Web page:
Sometimes when a place is especially beautiful, it’s easy to forget the pragmatic origins of its creation. Such is the case at one of Charleston’s most iconic historic sites, White Point Garden and its adjacent High Battery.
This urban oasis of majestic live oaks, dripping with Spanish moss, outlines a grid of gravel pathways with Charleston-style benches that allow you to slow down, take a load off, and enjoy the harbor views. Yet the cannons and monuments you see there today are silent reminders that this idyllic spot was once a place of war.
When the first permanent European settlers sailed past this spot in 1670, it was nothing more than a marsh surrounding a high sand bar, covered with sun-bleached oyster shells discarded by Natives who harvested shellfish here in the springs and summers – thus the name White Point.
To help protect the colony from the Spanish, French and pirates, a cannon was placed on the little island in 1737 and its surrounding fortification, or bastion, named in honor of Lt. Gov. Thomas Broughton. Six years later, colonists added a breastwork - a temporary wall about chest high that allowed soldiers to fire over it - that ran from “the White Point” to Granville Bastion, then the colony’s southeastern corner of high land and today the site of the Capt. James Missroon House at 40 East Bay St.
Broughton’s Battery was heavily damaged in the hurricane of 1752, so when Britain declared war on the French three years later, S.C. Royal Gov. James Glen ordered hundreds of free and enslaved laborers to refortify Broughton’s Battery and the half-mile long seawall that connected it to the peninsula.
The fortifications were dismantled after the American Revolution, however the city retained the seawall and widened it into a 60-foot promenade. Though hurricanes in 1797, 1800 and 1804 hampered progress, by 1818 High Battery, now built upon a stronger granite foundation, was completed.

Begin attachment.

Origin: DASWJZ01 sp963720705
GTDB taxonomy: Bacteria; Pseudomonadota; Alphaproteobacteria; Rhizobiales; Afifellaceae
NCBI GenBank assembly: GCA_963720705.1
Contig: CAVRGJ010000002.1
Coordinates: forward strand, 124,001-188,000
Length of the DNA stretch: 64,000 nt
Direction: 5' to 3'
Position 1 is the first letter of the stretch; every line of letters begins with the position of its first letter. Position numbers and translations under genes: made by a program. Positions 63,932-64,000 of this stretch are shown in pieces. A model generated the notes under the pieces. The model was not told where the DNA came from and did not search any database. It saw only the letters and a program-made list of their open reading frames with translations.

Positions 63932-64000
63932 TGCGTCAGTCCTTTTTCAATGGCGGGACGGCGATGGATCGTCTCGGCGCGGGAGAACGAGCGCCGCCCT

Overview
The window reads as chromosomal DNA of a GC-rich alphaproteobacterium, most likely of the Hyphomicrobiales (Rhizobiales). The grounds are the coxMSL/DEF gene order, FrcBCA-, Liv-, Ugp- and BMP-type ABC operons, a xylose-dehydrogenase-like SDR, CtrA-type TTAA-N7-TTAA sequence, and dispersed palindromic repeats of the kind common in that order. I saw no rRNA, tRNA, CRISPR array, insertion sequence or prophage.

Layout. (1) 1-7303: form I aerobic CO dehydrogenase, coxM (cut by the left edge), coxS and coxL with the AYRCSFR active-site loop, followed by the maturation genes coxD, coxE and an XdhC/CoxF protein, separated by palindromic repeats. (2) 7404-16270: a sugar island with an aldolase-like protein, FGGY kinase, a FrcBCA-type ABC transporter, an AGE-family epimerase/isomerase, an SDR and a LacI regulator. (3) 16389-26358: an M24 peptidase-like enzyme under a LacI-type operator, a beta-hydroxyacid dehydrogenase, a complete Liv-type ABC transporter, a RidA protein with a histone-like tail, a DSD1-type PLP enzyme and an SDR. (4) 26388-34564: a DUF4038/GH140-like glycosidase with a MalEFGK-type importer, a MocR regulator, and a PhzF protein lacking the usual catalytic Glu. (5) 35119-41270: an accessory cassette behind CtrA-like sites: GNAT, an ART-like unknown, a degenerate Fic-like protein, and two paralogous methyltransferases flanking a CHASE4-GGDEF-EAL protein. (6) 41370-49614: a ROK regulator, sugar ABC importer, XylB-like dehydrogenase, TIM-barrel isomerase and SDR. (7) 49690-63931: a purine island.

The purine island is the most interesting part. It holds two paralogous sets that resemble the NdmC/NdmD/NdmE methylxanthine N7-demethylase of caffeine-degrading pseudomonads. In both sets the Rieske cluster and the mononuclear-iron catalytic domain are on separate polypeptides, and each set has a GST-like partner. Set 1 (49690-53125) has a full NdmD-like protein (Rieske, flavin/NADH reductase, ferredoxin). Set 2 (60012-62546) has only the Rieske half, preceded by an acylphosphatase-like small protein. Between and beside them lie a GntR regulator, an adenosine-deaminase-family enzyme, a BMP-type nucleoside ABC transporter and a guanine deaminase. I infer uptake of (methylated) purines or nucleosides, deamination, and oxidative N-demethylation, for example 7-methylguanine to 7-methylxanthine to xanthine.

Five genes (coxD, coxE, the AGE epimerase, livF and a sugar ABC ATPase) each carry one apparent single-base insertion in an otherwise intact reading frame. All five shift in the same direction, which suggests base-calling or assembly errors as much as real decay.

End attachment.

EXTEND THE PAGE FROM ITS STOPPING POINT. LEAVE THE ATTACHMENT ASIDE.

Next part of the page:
Its crushed ramparts and other infill were dumped over its western side, filling in the marshes behind it to create new residential lots, highly valued for their views and breezes. Along a new street named East Battery, wealthy antebellum planters and merchants built magnificent townhouses where they resided during Charleston’s social season, from January to April.
By 1837, the city had also filled in about seven of the marshy acres surrounding the White Point to create a waterfront park, the predecessor of today’s White Point Garden. For the next several decades, the city’s antebellum elite gaily gathered and socialized along the park’s promenade.
The idyllic park underwent a transformation in 1861, however, its leisurely pathways destroyed as the Confederate Army threw up massive earthworks to support three large cannons. Again the site became not one of leisure and pleasure, but of warfare.
The park’s eastern battery was named for Confederate Maj. David Ramsay, who was mortally wounded on Morris Island in 1863 and is buried in Circular Congregational churchyard. Yet in the end, the guns at Battery Ramsey were superfluous, as Federal naval forces never made it past forts Sumter and Moultrie to enter the harbor.
The night before Charleston fell to Federal troops on Feb. 18, 1865, Confederate Gen. P.G.T. Beauregard gave orders to destroy anything the Union Army could use if left behind. Too large to be loaded on the last train out, Battery Ramsay’s huge Columbian cannons were blown up by the Confederates who had manned them. Decades later shrapnel from the explosions were removed from the Louis DeSaussure House at 1 East Battery, while pieces of a cannon itself remain in the attic of the William Roper House at 9 East Battery to this day.
After the war, the park returned to its former use as an open urban space in which to share a picnic or read under an oak’s gentle shade. Couples, families, dog-walkers, and joggers have reclaimed the park with no visible signs of Battery Ramsay remaining, other than a historic marker. The cannons that ornament White Point Garden today are filled with concrete, there just for show as kids clamber around on top of them, posing for their parents’ cameras.